Configure Extra Mouse Buttons on Linux (Ubuntu, Manjaro, Arch).(Logitech Trackball M570)


When you have extra tools or let's say extra buttons you will think about customizing their action.  

In Linux, you are in full control when it comes to customization. However, sometimes it's difficult to find the answer or an easy pathway, as required customization becomes specific.

I have been using Logitech M570 Wireless Trackball mouse for the last few years, on my MacBook Pro and my Linux machines.

Logitech M570 Wireless Trackball mouse (src: Logitech)

While in macOS it's easy through an application to customize the back and forward buttons to switch applications and open the Launchpad, In Linux, it requires digging deep and finding the right tools to do the job.

Here in this tutorial, I will explain how to configure extra mouse buttons to lunch my activity screen and display gnome application launcher.


But first, let's review some mice with extra buttons that you can customize:

  1. Logitech Wireless Trackball M570
  2. Logitech MX Master 3
  3. Logitech MX ERGO
  4. Logitech M720 Triathlon
  5. Logitech Marathon Mouse M705
  6. Logitech M585 Multi-Device
  7. Logitech MX Vertical Wireless Mouse
  8. Anker Wireless Ergonomic Mouse
  9. AmazonBasics Ergonomic Wireless PC Mouse

Now let's start oo customize the extra mouse buttons, In the begging we need to install 3 programs:

  1. xbindkeys
    xbindkeys is a tiny wrapper for Xorg's xev that reports key-codes.
  2. xdottool
    xdottool is a lightweight system utility which simulates or fake keyboard and mouse inputs.  
  3. xorg xev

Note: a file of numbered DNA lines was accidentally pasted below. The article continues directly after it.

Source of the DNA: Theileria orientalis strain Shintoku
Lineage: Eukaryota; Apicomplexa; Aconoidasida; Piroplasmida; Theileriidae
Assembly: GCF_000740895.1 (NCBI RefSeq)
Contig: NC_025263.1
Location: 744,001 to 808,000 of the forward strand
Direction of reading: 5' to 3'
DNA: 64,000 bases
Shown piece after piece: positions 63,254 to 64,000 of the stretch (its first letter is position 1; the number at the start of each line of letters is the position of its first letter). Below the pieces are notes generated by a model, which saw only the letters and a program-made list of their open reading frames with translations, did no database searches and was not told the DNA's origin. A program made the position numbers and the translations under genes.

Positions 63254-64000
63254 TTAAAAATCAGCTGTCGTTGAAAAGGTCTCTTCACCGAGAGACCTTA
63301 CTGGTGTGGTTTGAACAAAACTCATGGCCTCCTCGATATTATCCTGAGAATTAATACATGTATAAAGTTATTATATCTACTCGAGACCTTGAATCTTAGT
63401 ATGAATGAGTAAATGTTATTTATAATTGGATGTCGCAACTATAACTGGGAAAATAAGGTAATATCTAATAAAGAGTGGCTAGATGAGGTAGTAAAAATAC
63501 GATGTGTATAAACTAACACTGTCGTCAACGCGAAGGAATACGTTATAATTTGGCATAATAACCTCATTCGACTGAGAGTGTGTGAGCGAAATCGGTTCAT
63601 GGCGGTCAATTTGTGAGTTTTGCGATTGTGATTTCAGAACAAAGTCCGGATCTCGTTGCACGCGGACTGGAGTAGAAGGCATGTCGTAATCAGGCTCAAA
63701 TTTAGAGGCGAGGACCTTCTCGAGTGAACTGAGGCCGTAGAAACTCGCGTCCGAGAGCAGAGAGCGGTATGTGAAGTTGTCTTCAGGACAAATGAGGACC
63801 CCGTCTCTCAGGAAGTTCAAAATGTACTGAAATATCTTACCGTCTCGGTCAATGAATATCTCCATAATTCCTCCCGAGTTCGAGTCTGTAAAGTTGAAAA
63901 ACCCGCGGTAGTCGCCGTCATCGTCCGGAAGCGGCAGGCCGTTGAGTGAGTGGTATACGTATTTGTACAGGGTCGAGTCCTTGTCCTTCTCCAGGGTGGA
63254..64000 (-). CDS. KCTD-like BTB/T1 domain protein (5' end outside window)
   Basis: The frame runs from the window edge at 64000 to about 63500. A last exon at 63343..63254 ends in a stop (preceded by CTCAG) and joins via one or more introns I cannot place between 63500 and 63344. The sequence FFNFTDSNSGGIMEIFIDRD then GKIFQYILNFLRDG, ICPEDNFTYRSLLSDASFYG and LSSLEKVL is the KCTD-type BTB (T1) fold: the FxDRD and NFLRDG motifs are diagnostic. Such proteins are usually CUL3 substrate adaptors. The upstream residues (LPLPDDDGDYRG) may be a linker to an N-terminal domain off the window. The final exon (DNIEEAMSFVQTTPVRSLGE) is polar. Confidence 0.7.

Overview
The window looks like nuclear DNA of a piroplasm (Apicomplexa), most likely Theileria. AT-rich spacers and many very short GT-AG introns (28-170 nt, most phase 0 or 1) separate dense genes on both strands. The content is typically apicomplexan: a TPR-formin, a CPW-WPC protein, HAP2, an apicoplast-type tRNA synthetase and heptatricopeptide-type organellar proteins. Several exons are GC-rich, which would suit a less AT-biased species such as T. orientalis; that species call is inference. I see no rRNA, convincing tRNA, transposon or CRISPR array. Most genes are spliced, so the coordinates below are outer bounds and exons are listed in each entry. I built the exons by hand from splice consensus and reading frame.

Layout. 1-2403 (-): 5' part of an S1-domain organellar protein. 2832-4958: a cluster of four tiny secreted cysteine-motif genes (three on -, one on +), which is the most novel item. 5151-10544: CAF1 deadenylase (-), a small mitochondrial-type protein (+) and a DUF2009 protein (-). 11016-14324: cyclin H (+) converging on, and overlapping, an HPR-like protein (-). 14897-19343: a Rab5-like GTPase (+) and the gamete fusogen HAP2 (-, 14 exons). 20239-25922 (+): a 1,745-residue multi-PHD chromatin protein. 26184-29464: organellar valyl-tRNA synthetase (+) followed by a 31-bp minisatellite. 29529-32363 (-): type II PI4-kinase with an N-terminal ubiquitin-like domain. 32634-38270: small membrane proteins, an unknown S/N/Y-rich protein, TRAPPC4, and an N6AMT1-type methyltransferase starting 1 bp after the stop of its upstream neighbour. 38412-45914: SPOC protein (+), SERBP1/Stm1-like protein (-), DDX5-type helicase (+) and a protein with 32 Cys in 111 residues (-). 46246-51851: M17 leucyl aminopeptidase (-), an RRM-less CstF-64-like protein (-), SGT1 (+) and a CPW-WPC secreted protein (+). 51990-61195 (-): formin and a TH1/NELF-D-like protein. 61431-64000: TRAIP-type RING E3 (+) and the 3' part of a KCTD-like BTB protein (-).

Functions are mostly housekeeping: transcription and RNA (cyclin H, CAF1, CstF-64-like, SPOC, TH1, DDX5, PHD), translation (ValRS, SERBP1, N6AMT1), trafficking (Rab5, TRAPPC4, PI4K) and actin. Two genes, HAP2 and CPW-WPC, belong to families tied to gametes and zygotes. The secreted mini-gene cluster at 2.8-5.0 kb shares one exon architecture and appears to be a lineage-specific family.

The "xev" program is small utility for Xorg that retrieve the mouse and keyboard events.

Let's install the apps on Manjaro:

$ sudo pacman -Syu xbindkeys xorg-xev xdotool

Now let's find the key-codes for the extra buttons we need to configure, here we will use: xev.

By clicking on the Event Tester window, You can get the mouse key-codes but using clicking on them. In my case it was 8 and 9.

Now, after getting the button codes we need to configure their actions, and we can do that with: xbindkeys and xdotool.

But first we need to run xbindkeys with the default configurations:

xbindkeys -f ~/.xbindkeysrc

Then let's open the configuration file and add our new shortcuts which will basically simulate keyboard buttons.

.xbindkeysrc


# Mouse Button #8 
# Show Gnome overview  
"xdotool key super"
     b:8

# Mouse Button #9
# Show all applications
"xdotool key super+a"
     b:9


Finally, restart xbindkeys


killall xbindkeys

xbindkeys -f ~/.xbindkeysrc 

Please note that you can customize the buttons to any shortcut you require, like taking a screenshot, lock the screen, switch to different keyboard layout, run commands (Alt + F2), or switch applications.

Also, you may consider using xte  tool itself instead of xdotool to configure your shortcuts, or even another tool called xvkbd

xte keys (man xte)

There are some GUI-based tools worth mentioning, Piper which does not work at all, and EasyStroke Gesture Recognition which is very useful creating mouse gestures with custom actions.

If you have any comment or addition to this post, please send us a message.

Resources

  1. Arch Linux Wiki: Keyboard input https://wiki.archlinux.org/index.php/Keyboard_input
  2. xdotool https://www.semicomplete.com/projects/xdotool/
  3. How can I map keyboard buttons to my mouse buttons?
  4. xdotool keycode: https://gitlab.com/cunidev/gestures/-/wikis/xdotool-list-of-key-codes
  5. EasyStroke
  6. Useful answers: https://superuser.com/questions/883782/how-do-i-properly-map-a-keyboard-key-to-a-mouse-button





Hamza Mu Author: Hamza Mu

A physician with programming skills, Linux user since late 1990s, Open source supporter. Coding with Python, NodeJS (Meteor, VueJS, Express, D3, PhantomJS), SmallTalk & R language.





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